The Song Remains the Same
It was among these ghosts that I walked the streets haunted. I was haunted by an Islander season. I left as the Isles spun with rumor, innuendo, lackluster efforts, and Kyle Okposo being over scrutinized for his first game. Would Nolan be fired? Is Garth and he feuding? My Blackberry was littered with emailed debate from those Isle fans who liked to cite history, and another half who tried to ignore history. There was endless argument on who and what to blame. Or why this was just another blemish to the Isles torrid past. Or how things we all needed to move on to the past. Look at the current events with less jaded eyes.
As any fan, you have to accept history. Accept the embarrassment of the long tailspin of Isles. From terrible ownerships and opportunities lost. Accept, like the citizens of New Orleans did. The kind of people who watched their city flood and people talk about even abandoning it. They rebuilt it anyway. Those are people to accept. They don't ignore the reality, nor harp on every fart and fizzle that they had to deal with. They accept, rebuild and then move forward. New Orleans has a lot to teach the Isles and their fans.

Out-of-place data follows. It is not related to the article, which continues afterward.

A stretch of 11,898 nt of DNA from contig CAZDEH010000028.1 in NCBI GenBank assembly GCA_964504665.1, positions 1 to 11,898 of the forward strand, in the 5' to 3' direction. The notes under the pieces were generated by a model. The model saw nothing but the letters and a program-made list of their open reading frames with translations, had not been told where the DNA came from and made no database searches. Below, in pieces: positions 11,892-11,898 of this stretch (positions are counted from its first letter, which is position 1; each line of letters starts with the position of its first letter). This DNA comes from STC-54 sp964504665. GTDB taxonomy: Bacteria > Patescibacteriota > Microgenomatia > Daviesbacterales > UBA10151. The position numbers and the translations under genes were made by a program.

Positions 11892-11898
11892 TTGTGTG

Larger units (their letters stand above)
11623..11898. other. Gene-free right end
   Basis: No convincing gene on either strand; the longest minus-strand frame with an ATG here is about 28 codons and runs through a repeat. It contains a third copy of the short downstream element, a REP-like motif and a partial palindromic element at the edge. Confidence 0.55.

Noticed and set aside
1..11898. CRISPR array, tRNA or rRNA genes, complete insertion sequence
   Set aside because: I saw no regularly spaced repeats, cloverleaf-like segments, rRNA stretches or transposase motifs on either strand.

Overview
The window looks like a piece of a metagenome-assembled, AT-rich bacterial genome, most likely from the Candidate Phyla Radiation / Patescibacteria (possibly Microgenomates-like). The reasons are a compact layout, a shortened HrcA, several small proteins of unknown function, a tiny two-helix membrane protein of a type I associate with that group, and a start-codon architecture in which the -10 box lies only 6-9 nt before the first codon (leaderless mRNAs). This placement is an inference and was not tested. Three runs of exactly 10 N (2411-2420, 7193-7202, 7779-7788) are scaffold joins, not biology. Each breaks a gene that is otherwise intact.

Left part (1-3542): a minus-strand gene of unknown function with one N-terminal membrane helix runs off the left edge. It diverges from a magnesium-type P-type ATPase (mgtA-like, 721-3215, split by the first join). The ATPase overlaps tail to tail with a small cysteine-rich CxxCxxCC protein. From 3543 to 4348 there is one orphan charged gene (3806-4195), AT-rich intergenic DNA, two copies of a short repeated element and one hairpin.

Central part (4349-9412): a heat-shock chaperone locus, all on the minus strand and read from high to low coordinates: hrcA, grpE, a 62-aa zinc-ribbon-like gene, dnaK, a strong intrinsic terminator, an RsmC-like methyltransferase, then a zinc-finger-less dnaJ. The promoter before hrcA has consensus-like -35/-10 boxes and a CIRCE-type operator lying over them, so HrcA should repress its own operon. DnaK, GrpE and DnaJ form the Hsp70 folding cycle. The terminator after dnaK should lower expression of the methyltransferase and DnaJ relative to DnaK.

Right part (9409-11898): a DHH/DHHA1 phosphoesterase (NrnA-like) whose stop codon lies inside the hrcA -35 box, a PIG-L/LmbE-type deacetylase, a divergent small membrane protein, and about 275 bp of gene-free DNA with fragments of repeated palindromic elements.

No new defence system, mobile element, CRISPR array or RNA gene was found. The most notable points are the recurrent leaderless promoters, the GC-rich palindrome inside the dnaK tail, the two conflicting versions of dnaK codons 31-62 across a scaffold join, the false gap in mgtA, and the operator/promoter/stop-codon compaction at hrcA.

As emails frittered from fans, friends and fellow bloggers, I ignored them, unless to give one-liners. I drank Sazeracs. A Sazerac is one of the oldest known cocktails, actually was served pre-Civil War New Orleans The original drink is based on a combination of Cognac and bitters. Mine were with Bourbon mostly. Some with absinthe (a diluted cousin to the real stuff) or grenadine (why Pat O'Briens of all places, put that in is beyond me).
I drank them, soaking up the city, ghosts, history, food, coffee and walked every inch of it till my feet were sore. I smoked cigars, took pictures and ate my way through New Orleans trying to suck the experience dry, like perhaps one of those goth girls and their dixie cups. I ate turtle, rabbit, crawfish, oysters, shrimp, pork, chicken, crab, beef, rice, gnocchi, tasso, sausage, sweet potatoes, corn, goat cheese, crepes, romano, lobster. And I'm sure I'm missing a few food groups there. I should also mention Rolaids and I became good friends. Oh, and coffee. I drank more coffee than I ever did. Beignets? Ate those too. Those are french donuts with that powdery sugar goodliness. I might be going thru beignet withdrawal right now